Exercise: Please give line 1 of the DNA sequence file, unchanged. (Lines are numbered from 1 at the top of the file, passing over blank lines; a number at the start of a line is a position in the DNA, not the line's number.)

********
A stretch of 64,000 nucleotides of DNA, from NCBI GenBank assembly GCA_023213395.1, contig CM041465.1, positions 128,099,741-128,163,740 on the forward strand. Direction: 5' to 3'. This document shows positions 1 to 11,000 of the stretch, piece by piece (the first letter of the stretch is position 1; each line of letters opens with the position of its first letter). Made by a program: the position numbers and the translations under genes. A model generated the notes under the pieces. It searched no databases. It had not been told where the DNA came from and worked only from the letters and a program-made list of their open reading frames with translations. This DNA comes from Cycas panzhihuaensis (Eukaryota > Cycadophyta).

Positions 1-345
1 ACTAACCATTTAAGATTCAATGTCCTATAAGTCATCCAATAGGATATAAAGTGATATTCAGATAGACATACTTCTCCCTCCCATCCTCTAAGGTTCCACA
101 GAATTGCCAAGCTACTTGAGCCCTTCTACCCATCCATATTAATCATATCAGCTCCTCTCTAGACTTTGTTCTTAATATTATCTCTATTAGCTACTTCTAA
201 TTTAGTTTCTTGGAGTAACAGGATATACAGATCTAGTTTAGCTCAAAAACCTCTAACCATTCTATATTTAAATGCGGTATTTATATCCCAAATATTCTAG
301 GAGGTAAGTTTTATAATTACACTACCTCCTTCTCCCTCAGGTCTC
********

A stretch of 64,000 nucleotides of DNA, from NCBI GenBank assembly GCA_023213395.1, contig CM041465.1, positions 128,099,741-128,163,740 on the forward strand. Direction: 5' to 3'. This document shows positions 1 to 11,000 of the stretch, piece by piece (the first letter of the stretch is position 1; each line of letters opens with the position of its first letter). Made by a program: the position numbers and the translations under genes. A model generated the notes under the pieces. It searched no databases. It had not been told where the DNA came from and worked only from the letters and a program-made list of their open reading frames with translations. This DNA comes from Cycas panzhihuaensis (Eukaryota > Cycadophyta).